Nicaragua protestors over pensions called “vampires”
Nicaragua's Vice President Rosario Murillo has called protestors against new pension reform "vampires demanding blood".
Two protestors and a policeman were killed in the capital, Managua, after demonstrations turned violent.
The protests continued for a third day as anti-riot police used tear gas to break up the demonstrations.
The wave of unrest is the biggest since President Daniel Ortega took power in 2007.
The protests followed the introduction earlier this week of new legislation that increased worker and employer pension contributions and reduced overall pension payments by 5%.
Hundreds of pensioners reacted by taking to the streets on Wednesday.
They were joined the next day by thousands of students and workers in cities across Nicaragua.
Vice President and First Lady Rosario Murillo appeared to be managing the government's emergency response with little sign of her husband, President Daniel Ortega, in public.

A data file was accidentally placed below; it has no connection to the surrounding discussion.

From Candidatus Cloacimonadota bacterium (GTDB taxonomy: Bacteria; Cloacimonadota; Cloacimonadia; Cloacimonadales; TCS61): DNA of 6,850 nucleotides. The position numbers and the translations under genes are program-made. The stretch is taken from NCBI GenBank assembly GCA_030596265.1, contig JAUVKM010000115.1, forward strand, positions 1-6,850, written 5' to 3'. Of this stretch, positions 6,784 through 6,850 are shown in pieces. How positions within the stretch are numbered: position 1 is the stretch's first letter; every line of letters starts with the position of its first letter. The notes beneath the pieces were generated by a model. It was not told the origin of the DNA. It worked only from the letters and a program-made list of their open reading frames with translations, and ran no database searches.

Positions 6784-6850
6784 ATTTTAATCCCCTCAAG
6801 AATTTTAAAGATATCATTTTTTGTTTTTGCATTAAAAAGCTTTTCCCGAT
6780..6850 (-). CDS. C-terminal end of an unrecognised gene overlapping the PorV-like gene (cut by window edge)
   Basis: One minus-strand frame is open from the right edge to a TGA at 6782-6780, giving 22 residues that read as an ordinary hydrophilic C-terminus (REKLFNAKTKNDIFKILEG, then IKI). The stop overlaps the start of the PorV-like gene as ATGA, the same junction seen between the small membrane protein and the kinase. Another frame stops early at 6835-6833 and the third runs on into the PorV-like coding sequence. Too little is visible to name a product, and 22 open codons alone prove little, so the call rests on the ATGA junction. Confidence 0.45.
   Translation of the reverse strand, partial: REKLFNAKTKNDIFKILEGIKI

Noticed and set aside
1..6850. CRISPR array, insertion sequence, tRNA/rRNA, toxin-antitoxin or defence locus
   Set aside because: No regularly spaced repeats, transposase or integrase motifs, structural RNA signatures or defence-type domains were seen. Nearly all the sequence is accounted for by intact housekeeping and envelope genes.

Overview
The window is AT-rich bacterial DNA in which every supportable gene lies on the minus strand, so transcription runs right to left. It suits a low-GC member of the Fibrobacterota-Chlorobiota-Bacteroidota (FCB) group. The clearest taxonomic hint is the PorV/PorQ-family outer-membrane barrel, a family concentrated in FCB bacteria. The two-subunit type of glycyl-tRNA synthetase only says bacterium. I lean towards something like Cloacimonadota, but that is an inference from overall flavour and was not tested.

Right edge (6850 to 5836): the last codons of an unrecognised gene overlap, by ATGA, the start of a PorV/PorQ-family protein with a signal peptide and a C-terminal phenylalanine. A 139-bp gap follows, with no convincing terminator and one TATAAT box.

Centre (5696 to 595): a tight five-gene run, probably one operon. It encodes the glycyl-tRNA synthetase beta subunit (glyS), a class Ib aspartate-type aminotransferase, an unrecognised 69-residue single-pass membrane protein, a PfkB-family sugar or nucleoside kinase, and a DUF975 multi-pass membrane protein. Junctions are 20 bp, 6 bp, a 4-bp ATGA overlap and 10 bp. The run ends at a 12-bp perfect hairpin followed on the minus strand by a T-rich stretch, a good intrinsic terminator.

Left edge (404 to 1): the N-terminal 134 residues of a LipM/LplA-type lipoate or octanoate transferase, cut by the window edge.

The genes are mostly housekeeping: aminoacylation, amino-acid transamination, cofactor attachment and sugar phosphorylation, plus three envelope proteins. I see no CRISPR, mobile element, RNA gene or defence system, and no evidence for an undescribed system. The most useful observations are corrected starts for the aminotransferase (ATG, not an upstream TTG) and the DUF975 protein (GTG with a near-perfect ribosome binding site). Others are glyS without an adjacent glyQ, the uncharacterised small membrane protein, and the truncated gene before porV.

She compared the protestors to "vampires demanding blood to feed their political agenda".
But protestors complained in various cities that riot police attacked the demonstrators and that the government had been sending in its supporter groups known as "colectivos" to beat them up.
Four independent television networks accused the government of taking them off-air after they broadcast the demonstrations live.
A spokeswoman for the UN's High Commissioner for Human Rights, Liz Throssell, urged the government to prevent further attacks on demonstrators and the media.
She also urged the protesters to demonstrate "peacefully".